That line of rea­son­ing can be used against many things, sev­er­al of which I bet your church makes ample use of: choirs, pul­pits, offer­ing plates, ush­ers, bap­tis­ter­ies, church sec­re­taries, church nurs­eries, Sun­day school, mis­sions coun­sels, hym­nals, steeples, mid­week ser­vices, youth out­ings, mul­ti­me­dia pre­sen­ta­tions, and so very much more.”

    It seems to me that in the past you have writ­ten against the prac­tice of most of that list. Specif­i­cal­ly because there is no scrip­tur­al sup­port for them.

    Big changes afoot.

  4. Per­haps, but not in that regard. I still whole­heart­ed­ly believe in the suf­fi­cien­cy of Scrip­ture to describe wor­ship for us. As men­tioned yes­ter­day, I still haven’t accept­ed the prac­tice of infant bap­tism; the posts about them have been made for the pur­pose of con­ver­sa­tion, though per­haps with me play­ing the role of “pae­dobap­tist advo­cate” a bit.

    As such, I was sim­ply point­ing out where the log­ic of the objec­tion “It’s not com­mand­ed in the Bible!” will get peo­ple. If they do not prac­tice that prin­ci­ple in so many oth­er areas of wor­ship and prac­tice, upon what do they stand if they prac­tice it only the area of paedobaptism?

    [pae­dobap­tist advo­cate] How­ev­er, even if infant bap­tism is not com­mand­ed in the New Tes­ta­ment explic­it­ly, the argu­ment for it based upon Covenan­talism is provoca­tive. [/pa]

  5. The one prob­lem I have about say­ing that cir­cum­ci­sion and bap­tism are syn­ony­mous: One was under the Old Covenant and the oth­er under the New Covenant. The New was dif­fer­ent from the Old, so would­n’t it fol­low suit that the sign and seal of that Covenant would change?

    Also, cir­cum­ci­sion was only used on males. How was the female sup­posed to show her sign and seal, see­ing as she did­n’t have the “prop­er equip­ment”? (I sup­pose I show my igno­rance in such a ques­tion, but it would be more wise to ask an igno­rant ques­tion to rest in qui­et idiocity).

    For the “house­hold” argu­ment, the prob­lem I have is that we “assume” there were chil­dren. Now, it is fea­si­ble that there were chil­dren, but it’s still just an assumption.

    Either way, I am still very igno­rant on the sub­ject. Like I said in Part 1, how­ev­er, I think it should be an indi­vid­ual church issue, and nei­ther should judge the oth­er for its practices.

  6. Justin, in all hon­esty, the “house­hold argu­ment” isn’t a good one. I shared it because I was shar­ing my notes and that’s what the notes said. The pas­sages which men­tion house­holds also men­tion — in every case, as far as I can recall — that the house­hold like­wise believed. In those cer­tain instances, entire house­holds were elect­ed and enabled to believe, and so they were bap­tized, every mem­ber of the house.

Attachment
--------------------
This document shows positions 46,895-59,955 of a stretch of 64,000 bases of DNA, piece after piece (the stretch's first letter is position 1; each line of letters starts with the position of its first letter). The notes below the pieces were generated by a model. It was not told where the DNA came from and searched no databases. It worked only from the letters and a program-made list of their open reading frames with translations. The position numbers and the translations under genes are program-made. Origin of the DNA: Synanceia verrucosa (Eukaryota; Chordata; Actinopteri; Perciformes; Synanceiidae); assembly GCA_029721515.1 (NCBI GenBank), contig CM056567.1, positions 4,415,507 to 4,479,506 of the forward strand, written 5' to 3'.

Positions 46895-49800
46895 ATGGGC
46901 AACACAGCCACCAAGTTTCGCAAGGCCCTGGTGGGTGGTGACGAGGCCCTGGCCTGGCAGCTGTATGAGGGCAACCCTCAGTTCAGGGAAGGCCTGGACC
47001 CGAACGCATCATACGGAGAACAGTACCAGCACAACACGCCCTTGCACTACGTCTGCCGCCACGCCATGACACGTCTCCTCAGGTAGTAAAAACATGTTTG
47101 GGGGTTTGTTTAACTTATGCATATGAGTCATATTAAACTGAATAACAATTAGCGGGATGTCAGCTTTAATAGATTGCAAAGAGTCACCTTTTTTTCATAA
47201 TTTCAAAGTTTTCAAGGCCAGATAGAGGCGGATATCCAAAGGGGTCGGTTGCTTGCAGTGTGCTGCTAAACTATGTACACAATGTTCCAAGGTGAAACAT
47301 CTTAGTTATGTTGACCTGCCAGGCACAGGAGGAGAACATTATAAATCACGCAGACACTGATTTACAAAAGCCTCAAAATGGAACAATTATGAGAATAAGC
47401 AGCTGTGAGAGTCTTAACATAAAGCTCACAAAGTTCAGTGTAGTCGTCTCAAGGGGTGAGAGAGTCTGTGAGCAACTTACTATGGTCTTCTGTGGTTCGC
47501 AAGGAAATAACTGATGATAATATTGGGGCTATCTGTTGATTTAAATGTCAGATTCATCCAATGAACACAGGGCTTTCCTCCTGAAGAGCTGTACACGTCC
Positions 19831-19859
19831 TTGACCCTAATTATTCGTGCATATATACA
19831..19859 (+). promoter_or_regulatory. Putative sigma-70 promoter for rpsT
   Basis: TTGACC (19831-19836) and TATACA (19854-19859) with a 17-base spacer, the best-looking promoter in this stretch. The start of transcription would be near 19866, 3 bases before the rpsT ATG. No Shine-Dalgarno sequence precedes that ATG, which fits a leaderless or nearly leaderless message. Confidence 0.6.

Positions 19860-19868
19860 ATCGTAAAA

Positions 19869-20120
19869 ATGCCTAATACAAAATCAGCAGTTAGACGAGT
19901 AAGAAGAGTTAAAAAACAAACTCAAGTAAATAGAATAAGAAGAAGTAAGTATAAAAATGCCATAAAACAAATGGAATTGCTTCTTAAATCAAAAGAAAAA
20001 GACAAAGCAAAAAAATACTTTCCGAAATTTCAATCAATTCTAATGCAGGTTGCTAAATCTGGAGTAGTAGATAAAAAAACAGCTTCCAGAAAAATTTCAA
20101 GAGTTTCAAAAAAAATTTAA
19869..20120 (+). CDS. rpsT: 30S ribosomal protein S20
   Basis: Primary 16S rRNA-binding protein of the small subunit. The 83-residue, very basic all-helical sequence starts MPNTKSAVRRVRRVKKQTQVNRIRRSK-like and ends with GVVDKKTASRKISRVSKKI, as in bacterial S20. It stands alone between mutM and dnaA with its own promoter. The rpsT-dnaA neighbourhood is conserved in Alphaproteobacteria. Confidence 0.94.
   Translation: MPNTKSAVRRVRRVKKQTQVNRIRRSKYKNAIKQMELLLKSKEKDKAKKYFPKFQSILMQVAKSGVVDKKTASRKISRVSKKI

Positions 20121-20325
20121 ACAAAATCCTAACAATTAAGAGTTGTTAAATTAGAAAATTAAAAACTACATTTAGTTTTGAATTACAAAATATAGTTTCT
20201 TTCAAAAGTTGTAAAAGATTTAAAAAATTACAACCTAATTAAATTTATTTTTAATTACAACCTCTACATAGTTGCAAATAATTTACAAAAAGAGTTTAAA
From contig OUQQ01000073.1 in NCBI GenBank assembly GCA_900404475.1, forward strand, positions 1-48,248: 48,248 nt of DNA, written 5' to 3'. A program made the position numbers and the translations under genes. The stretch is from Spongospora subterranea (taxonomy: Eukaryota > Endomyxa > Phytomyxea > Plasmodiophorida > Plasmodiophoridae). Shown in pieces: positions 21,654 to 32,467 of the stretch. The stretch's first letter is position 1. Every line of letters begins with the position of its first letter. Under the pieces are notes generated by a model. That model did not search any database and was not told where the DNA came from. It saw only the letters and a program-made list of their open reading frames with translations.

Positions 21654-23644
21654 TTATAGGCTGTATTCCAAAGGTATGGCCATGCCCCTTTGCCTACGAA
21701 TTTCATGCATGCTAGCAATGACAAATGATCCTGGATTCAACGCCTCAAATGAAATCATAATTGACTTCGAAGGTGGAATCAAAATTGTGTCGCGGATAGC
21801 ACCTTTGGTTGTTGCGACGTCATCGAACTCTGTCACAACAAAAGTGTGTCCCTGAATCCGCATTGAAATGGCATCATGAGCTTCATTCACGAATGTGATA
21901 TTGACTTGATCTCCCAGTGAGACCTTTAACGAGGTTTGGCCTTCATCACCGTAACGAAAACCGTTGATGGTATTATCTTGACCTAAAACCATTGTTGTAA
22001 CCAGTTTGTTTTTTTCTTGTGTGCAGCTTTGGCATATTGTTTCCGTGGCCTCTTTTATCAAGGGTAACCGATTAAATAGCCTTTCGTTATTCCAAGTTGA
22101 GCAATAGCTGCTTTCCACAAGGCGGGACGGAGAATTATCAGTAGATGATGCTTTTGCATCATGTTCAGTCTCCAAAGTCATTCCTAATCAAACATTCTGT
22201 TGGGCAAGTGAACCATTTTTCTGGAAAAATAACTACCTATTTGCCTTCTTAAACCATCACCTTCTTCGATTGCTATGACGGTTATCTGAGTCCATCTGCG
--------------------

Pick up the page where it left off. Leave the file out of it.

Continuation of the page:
As for the ques­tion regard­ing women & the sign of faith regard­ing cir­cum­ci­sion… In times past, men were rep­re­sen­ta­tive of their fam­i­lies. If the “man of the house” was a Jew, that house­hold was Jew­ish, with­out ques­tion. That’s just an idea and isn’t at all based on exe­ge­sis, so the actu­al answer might be com­plete­ly dif­fer­ent. :P How­ev­er, in Christ we find that all are on equal spir­i­tu­al foot­ing — there is no Jew or Gen­tile, Greek or bar­bar­ian, male or female, mas­ter or ser­vant — so it makes sense that the sign of the Chris­t­ian faith would be one that is acces­si­ble to all.

    Regard­ing the Old & New Covenants, how­ev­er, keep in mind that the “Old Covenant” is root­ed in nation­al Israel. Hebrews 8 makes it clear that the Old Covenant was estab­lished at the com­ing out of Egypt, with Moses & the Law. The New Covenant, in being “new,” super­sedes the Old Covenant, which is ready to “van­ish away” (Hebrews 8:13).

    I always go back to when my Bap­tist roots are chal­lenged, just to go back over the mate­r­i­al that once served as my pri­ma­ry study mate­r­i­al in help­ing me learn the Scrip­tures. And David Cloud (of that web­site) has put forth one major rea­son (along with numer­ous oth­ers) why the circumcision/baptism com­par­i­son is erro­neous: we are not under the Law, and he cit­ed most of Gala­tians 3 in stat­ing that. [Source]

    To which I say, “Amen!” How­ev­er, we can­not stop with the Law/Grace com­par­isons of Gala­tians 3 and leave it at that. Indeed, that same chap­ter ends in this manner: